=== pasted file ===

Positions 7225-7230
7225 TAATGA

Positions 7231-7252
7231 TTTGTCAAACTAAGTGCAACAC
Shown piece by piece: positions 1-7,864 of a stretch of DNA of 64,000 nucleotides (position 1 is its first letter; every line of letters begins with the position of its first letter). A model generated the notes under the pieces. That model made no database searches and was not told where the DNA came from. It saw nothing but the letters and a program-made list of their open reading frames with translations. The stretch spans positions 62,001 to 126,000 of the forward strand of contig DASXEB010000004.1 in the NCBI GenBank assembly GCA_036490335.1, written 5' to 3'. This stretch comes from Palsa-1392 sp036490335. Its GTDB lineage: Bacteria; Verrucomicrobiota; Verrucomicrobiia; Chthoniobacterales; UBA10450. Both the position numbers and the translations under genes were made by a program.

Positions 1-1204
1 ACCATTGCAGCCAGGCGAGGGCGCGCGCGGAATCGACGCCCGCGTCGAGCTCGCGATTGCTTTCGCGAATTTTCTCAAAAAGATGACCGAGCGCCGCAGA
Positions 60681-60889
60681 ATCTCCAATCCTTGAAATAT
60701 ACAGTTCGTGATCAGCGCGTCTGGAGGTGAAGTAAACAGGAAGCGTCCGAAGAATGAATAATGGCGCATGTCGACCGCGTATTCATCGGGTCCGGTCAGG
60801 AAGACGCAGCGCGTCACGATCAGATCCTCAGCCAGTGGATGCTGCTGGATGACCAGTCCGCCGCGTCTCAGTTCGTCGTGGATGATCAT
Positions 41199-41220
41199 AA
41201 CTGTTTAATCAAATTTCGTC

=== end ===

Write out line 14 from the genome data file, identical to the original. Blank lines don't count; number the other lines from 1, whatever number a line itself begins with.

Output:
41201 CTGTTTAATCAAATTTCGTC